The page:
• Bob Vlach, Woodford Sun Staff

Agriculture vital to Kentucky’s economy, Quarles says


RYAN QUARLES, state commissioner of agriculture, pictured with Elizabeth and Cole Vanzant, came to Woodford County in February 2017 to promote voluntary donations to the Ag Tag fund, which supports 4-H and FFA youth development programs in Kentucky. (File Photo by Bob Vlach)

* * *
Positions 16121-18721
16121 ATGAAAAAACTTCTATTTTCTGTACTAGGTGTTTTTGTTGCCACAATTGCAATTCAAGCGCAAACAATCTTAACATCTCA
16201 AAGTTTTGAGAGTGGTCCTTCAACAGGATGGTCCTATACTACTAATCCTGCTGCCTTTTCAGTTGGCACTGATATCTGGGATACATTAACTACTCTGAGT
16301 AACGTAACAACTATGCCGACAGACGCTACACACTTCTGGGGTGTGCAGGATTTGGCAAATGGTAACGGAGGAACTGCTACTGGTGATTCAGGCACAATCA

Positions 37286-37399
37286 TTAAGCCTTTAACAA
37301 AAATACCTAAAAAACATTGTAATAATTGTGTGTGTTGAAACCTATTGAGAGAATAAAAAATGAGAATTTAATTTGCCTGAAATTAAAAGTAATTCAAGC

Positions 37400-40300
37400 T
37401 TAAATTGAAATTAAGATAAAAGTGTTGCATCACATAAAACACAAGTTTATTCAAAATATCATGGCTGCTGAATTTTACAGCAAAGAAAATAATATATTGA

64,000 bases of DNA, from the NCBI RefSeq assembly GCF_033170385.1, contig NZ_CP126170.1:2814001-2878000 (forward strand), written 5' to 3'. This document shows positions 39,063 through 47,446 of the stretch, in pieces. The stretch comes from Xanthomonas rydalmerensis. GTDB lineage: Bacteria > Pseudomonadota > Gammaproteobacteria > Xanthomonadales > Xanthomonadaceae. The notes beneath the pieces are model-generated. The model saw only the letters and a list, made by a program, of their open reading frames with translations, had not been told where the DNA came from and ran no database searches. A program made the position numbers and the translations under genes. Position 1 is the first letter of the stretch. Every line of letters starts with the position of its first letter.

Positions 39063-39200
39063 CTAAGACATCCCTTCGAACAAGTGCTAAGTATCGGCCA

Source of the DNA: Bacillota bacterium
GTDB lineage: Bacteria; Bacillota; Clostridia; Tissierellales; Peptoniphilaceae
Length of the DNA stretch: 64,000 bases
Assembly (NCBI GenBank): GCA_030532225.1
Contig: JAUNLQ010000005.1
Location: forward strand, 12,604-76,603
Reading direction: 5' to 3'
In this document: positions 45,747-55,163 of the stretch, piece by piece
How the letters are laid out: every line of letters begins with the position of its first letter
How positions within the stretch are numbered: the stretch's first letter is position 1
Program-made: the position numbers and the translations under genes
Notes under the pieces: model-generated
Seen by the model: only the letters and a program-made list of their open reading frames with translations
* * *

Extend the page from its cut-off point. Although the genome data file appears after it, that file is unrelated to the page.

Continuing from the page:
Agriculture remains “a major driver to the local economy” in Central Kentucky and across the state, according to Kentucky Commissioner of Agriculture Ryan Quarles. He said agriculture has a $45 billion economic impact on the state annually. “And in Central Kentucky,” said Quarles during a recent telephone interview, “we have signature industries such as the equine industry and bourbon industry, which not only create jobs, but put Kentucky on the map internationally.” The state’s bourbon industry purchases 15 to 20 million bushels of corn – generating $60 million in direct farm receipts, said Quarles. He said it’s important to remind people across Kentucky of this important role that agriculture continues to play in the greater economy. And he described the Kentucky Proud marketing effort as an opportunity for the state to become known nationally – and perhaps internationally – for high-quality agriculture products. “…we have a lot of things going for us that other states don’t have,” said Quarles. And he said Woodford County has several advantages that other counties in Kentucky don’t in terms of growing and broadening its agriculture economy. “You have very established, high-quality agricultural pursuits such as Woodford Reserve … also, American Pharoah – perhaps Kentucky’s most famous athlete (and a Triple Crown winner) – resides in your county” at Ashford Stud, Quarles said. Woodford County’s residents, as well as its state and local leaders, also have a tremendous respect for the agricultural community and an understanding of the economic impact of agriculture, he added. Having grown up on a family farm in Scott County, Quarles pointed out that an agricultural development fund has been used to reinvest over $1 billion to diversify the agriculture economy as the state moved away from tobacco to other crops. “Kentucky has diversified itself to the point where we can grow everything from apples to zucchini and everything in between,” said Quarles. He described Kentucky as having “more diversity and variety than just about any other state.” Because of that diversity and small-farm traits established during the tobacco-growing era, “we still are a family farm commonwealth,” with 95 percent of Kentucky’s 76,000 farms owned and operated by families, Quarles said. Also, he said Kentucky boasts more than 500 agri-tourism sites, which bring families here to visit horse farms, distilleries and wineries, while also having on-farm experiences to learn about their food and why agriculture matters. “If you like to eat, you’re part of the agricultural economy,” said Quarles. A recent series of meetings with the Kentucky Association of Manufacturers sponsored by the state Department of Agriculture focused on the links between manufacturing and agriculture as a potential incubator for new businesses, said Quarles. He cited investments in agri-businesses in the Louisville-area as an example of how agriculture can become more than crop production and raising livestock. Continued interest in locating large-scale greenhouses in Kentucky offers one example of how the state can take advantage of its solid agriculture workforce and its role as a distribution hub for agriculture products, Quarles said. “And that’s something that we’re going to be leading the nation on.” Kentucky’s high-quality agricultural research has become internationally known, according to Quarles. “No-till corn was invented in Kentucky (where the first commercial crop was grown), which changed the way (farmers) produce corn around the world – right here in our state.” Tobacco plants in Kentucky were also used for an Ebola virus vaccine, Quarles pointed out. And he said efforts led by the state Department of Agriculture continue to investigate “a portfolio of new crops,” including industrial hemp and hops. “It’s my goal to connect farmers with existing markets such as the exploding craft beer industry,” Quarles said. He said a $50,000 research grant will investigate the viability of hops production in Kentucky. Asked about the challenges of large-scale hemp production and establishing markets for its many value-added products, Quarles said, “We’re still researching the agri-nomic viability of the crop – its profitability. “There seems to be no lack of enthusiasm about discovering the … applied uses of hemp” for manufacturing a variety of products. “…And I would love to coordinate our hemp industry with our automotive industry.” Light-weight natural fibers from hemp plants would support auto industry efforts to improve fuel-efficiency, he added. With the average age of Kentucky’s farmers near retirement age, Quarles said, “We have to do a better job of inspiring the next generation of agricultural leaders. And that’s one reason why the Department of Agriculture strongly supports 4-H and FFA” youth development programs. Looking to the future, Quarles said it’s important to get a federal farm bill passed with policies that benefit Kentucky agriculture, while also making sure that farmers in the state do not get overlooked in terms of international trade. “So there are a lot of opportunities we need to explore over the next few years,” he said.

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